Back in my bad old raiding days we would start runs at 6pm Pacific, which meant as guild leader I would really need to be online and ready to rumble by at least 5:45. Raids went for 3 hours, and usually had a hour afterward of decompression, chatting, helping folks with the guild bank, doing daily quests, and so on. The result was that 2 to 3 nights a week I was in front of my computer with very little opportunity for a break from about 6-10pm.
These are also prime dinner hours. At the time I couldn’t cook (and wasn’t interested in learning how) and it’s not like I had a lot of time for cooking anyway. Dinner was usually picked up on the way home in the form of fast food and gulped down while inviting people to the raid, or something I could throw into the microwave over the mid-raid break. (Yes, some nights I was the typical gamer who ate pizza pockets.)
Right after I quit raiding and quit WoW for a while, I suddenly had all this free time in the evening. I started teaching myself how to cook. Cooking quickly became my relaxation activity — throw on a movie, pour a glass of wine, and knead dough, or chop onions, or stir risotto. Along with a love of cooking came a greater awareness of what I was eating, and while there is certainly still cruddy food in my life I put a lot of value on cooking my own delicious, healthy(-ish!) stuff.
Fast forward a few years to today. I am still diggin’ the heck out of WildStar, and the group content is so much fun. We have a bunch of folks who live in an EST zone and have to be in bed at a reasonable time on weeknights, some of whom have become part of my regular dungeon/adventure group. Not only that, but also I’m levelling as part of a duo, so I can’t really get away with my usual odd hours of play.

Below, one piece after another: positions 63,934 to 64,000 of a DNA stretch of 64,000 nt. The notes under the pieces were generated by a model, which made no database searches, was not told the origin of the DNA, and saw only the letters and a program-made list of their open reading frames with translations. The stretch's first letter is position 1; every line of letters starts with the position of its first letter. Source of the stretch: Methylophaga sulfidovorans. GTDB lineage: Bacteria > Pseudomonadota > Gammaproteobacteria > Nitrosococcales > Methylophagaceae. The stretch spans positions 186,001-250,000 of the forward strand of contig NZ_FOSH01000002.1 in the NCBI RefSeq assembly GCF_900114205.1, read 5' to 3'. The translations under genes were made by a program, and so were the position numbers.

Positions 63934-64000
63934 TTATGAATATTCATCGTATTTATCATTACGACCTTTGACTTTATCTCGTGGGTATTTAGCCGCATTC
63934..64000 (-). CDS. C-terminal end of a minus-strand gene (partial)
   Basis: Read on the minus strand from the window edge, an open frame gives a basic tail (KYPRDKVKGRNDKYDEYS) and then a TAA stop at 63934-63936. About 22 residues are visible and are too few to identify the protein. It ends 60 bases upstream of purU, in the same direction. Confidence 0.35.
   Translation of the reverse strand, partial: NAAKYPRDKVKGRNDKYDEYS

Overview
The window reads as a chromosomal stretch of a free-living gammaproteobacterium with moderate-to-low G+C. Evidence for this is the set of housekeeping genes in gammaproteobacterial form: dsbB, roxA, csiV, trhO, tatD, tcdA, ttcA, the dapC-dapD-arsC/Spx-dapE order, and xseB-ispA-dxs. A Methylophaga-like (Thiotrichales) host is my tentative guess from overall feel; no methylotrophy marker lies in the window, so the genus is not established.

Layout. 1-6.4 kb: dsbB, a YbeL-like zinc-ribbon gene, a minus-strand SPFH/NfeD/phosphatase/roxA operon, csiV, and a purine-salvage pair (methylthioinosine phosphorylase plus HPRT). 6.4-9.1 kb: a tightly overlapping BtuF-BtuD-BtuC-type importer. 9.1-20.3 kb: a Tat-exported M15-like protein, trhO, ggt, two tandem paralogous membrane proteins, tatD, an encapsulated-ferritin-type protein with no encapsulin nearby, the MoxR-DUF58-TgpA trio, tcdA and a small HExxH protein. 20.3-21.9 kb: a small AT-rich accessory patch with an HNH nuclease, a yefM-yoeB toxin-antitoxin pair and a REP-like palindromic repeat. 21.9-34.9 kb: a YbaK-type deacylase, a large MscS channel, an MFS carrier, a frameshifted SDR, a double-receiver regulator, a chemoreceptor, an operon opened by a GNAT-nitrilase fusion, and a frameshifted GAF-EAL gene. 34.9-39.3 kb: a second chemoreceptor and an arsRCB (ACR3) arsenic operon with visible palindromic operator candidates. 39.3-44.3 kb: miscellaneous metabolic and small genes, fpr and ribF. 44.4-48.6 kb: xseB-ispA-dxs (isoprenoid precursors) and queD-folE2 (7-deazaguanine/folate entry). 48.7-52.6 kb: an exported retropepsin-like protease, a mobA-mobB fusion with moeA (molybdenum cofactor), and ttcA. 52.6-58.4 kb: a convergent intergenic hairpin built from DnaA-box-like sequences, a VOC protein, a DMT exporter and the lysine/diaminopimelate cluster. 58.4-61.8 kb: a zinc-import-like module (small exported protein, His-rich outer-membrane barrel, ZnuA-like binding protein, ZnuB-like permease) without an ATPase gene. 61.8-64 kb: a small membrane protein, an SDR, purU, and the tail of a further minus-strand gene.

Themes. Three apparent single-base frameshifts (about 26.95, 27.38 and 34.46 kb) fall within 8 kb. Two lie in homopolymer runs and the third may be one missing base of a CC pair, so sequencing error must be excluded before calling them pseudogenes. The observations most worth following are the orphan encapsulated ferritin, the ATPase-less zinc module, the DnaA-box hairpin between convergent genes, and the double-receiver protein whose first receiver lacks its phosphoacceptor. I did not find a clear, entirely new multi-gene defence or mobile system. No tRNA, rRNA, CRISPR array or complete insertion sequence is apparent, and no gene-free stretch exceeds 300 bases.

The result is a conflict between dinner and gaming. Prime WildStar time is between 7 and 9. If I wait until after playing with my friends it’s usually too late to do any proper cooking and I’m already starving anyway. If I eat before playing with my friends I’m basically coming in the door from work and heading right to the stove.
It’s clear that if I’m going to keep this whole appointment gaming thing up on a regular basis I’m going to have to actually start planning my meals with speed and flexibility in mind.
Anyway, here is a recipe for a quick and healthy dinner that you can eat while running a dungeon with about 10 minutes of prep:
Yummy Dungeon Night Peanut Butter Dip
1/4 cup of peanut butter
fresh minced garlic to taste (I use like 3 cloves because I love garlic)
a tablespoon or two of fresh minced ginger
the juice from half a lime
3-ish tablespoons of rice vinegar (white vinegar works okay too)
a pinch of sugar
crushed red pepper flakes if you like spicy
Throw everything together in a little dipping bowl and mix thoroughly. Add vinegar or water until you get a good consistency and flavor. Let it sit in the fridge for 10-15 minutes, or even covered overnight. Grab bowl of dip, grab a bag of pre-cut mixed broccoli and cauliflower crowns (you could cut your own too, but I’m lazy). Eat everything! You get protein, fat, and fibre. Yum.